What Can Modern Music Teach us About Tech Innovation?
Doug Hadden, VP Products
Last month I posted What Modern Art can Teach us about Business Innovation based on Marshall McLuhan‘s idea that only the artist lives in the present. Music is another art form known for innovation.
Jazz and Blue Note Records
I’ve written a bit on the influence of Jazz and innovation in The Innovator’s Dilemma and Miles Davis. Blue Note Records brought innovation to jazz music by signing more avant garde musicians like Thelonious Monk, Horace Silver and Jimmy Smith. Founder Alfred Lion created an enabling environment for innovation. Lion was a German immigrant who had the outsider perspective: he saw jazz as a legitimate art form worthy of exploration and quality recording.
The BBC documentary Prog Rock Britannia an Observation in Three Movements explores the innovations in progressive rock following groups such as Genesis, Yes and Emerson Lake and Palmer. This shows another example of music innovation at work. Like jazz innovation at Blue Note, early progressive rock groups were empowered to develop music without limited interference from the record labels. This may have created something “indulgent” designed to satisfy the musician rather than the audience. Yet, that’s somewhat the model for Google – build for yourself first.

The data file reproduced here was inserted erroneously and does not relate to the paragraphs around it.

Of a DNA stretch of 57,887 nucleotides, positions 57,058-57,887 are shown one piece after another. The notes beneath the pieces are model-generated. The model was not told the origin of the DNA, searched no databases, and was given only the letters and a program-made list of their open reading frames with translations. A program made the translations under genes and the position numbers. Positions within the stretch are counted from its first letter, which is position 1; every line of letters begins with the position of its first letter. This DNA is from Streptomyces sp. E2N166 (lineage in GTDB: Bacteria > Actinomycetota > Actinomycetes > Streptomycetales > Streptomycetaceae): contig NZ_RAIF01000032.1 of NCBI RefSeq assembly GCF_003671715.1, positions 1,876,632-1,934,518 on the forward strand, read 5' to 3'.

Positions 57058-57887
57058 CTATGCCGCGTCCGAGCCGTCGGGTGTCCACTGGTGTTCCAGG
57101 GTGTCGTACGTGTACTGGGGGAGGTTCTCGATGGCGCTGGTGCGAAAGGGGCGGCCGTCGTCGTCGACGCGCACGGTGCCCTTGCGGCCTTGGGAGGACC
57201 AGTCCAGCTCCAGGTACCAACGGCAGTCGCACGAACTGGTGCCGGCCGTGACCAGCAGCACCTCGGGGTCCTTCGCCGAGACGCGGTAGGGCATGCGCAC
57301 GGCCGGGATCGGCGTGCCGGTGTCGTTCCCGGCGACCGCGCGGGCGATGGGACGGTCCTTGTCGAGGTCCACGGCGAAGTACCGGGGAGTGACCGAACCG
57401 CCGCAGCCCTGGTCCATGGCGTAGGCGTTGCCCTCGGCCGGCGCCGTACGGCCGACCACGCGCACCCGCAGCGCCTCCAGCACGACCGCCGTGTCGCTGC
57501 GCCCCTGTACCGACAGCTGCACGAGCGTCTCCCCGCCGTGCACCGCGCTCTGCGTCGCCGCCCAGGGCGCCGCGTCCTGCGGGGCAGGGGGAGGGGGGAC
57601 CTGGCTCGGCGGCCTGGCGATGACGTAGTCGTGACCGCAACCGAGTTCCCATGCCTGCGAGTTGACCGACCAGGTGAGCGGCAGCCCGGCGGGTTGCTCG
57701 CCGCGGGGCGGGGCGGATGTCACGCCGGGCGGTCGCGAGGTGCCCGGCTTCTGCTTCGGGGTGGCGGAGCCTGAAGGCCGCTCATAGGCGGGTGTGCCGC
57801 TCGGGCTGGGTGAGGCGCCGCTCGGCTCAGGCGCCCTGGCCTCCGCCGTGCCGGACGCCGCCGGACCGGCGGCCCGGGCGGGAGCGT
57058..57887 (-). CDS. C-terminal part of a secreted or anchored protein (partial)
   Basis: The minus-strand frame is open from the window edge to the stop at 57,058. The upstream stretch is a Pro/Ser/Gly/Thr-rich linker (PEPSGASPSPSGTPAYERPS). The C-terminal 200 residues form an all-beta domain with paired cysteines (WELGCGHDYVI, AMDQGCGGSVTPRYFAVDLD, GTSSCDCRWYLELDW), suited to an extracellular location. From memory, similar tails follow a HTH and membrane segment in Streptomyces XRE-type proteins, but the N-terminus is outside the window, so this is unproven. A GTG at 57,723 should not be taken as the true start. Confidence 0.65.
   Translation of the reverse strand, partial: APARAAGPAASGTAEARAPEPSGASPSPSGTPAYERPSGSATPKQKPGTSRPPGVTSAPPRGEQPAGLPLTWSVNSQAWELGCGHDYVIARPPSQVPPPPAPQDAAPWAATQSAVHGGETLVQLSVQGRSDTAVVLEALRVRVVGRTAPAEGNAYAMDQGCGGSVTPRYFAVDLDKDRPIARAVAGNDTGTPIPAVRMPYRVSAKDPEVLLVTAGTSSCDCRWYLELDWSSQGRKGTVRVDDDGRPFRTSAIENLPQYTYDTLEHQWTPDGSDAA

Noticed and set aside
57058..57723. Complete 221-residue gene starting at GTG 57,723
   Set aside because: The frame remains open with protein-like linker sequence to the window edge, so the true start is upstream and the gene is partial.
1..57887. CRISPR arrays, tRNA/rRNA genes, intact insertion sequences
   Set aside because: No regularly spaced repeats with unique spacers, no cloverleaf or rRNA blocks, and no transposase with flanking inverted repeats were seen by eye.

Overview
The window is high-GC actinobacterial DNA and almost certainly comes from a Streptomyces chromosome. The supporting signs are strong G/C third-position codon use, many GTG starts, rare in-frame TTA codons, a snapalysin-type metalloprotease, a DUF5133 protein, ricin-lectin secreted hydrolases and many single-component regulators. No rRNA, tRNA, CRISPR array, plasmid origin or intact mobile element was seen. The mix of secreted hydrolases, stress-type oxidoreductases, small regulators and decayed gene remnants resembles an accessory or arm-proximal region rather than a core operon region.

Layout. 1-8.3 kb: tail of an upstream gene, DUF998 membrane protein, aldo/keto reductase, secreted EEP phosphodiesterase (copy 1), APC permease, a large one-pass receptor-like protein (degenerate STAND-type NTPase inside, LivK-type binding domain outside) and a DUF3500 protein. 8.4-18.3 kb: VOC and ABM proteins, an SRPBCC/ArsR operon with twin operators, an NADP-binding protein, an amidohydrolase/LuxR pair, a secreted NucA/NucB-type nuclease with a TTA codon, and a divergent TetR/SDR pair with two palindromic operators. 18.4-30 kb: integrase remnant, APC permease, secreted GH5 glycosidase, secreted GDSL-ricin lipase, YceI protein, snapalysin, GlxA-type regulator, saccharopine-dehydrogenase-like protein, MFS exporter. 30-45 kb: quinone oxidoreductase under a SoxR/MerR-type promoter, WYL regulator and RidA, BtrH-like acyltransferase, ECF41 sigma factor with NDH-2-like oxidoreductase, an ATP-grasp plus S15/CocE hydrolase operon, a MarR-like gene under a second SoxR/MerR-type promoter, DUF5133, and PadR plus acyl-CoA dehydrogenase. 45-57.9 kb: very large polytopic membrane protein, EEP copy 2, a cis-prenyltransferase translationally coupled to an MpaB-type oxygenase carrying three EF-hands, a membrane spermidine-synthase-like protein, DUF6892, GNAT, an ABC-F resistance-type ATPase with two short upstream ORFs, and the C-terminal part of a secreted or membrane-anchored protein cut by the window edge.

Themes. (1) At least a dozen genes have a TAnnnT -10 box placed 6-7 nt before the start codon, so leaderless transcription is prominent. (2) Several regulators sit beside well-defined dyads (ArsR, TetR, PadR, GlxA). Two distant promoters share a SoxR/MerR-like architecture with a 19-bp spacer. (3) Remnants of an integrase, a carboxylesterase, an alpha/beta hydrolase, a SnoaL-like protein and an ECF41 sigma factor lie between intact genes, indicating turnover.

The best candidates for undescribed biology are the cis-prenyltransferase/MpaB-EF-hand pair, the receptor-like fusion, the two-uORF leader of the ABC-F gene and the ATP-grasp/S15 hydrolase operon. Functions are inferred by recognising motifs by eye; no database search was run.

I don’t think that the lesson here is that technology companies should build products without understanding the market. The key lesson here is how management can enable innovation and creativity. I’ve seen in companies how innovation can be stymied. It is rather disconcerting to see software companies claim that minor product enhancements are innovation. Or, that acquiring companies is innovation. Or, combining acquired companies products together is innovation.
Competition was a key motivator in jazz and progressive rock innovation. Musicians learned from each other. Tried something different. The result was something new. That’s a far cry from the proprietary nature of technology these days where Intellectual Property is used to limit the innovation of competitors rather than spurring more innovation – something Don Tapscott thinks is changing thanks to transparency.